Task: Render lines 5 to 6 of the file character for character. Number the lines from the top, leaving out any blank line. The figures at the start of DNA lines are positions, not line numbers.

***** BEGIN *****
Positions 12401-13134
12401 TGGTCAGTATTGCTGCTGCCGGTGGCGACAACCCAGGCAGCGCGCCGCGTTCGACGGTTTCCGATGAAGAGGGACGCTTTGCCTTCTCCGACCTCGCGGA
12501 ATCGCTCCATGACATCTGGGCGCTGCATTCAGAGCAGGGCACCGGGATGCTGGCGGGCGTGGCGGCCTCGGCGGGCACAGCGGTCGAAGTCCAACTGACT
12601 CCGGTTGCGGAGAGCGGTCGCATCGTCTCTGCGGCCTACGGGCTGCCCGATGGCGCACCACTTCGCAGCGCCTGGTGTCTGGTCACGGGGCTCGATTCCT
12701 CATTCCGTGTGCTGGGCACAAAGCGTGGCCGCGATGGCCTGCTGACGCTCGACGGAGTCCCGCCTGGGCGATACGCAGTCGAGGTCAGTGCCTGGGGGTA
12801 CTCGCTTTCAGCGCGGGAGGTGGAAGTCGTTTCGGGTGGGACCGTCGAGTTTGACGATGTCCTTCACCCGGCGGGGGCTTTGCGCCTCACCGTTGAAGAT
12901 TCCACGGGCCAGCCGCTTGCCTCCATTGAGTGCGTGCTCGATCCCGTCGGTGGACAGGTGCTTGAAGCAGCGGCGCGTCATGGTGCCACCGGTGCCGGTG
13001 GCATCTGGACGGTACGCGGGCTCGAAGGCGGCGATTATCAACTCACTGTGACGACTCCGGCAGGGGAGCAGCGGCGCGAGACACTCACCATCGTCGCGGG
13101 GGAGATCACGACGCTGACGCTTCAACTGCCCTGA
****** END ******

12701 CATTCCGTGTGCTGGGCACAAAGCGTGGCCGCGATGGCCTGCTGACGCTCGACGGAGTCCCGCCTGGGCGATACGCAGTCGAGGTCAGTGCCTGGGGGTA
12801 CTCGCTTTCAGCGCGGGAGGTGGAAGTCGTTTCGGGTGGGACCGTCGAGTTTGACGATGTCCTTCACCCGGCGGGGGCTTTGCGCCTCACCGTTGAAGAT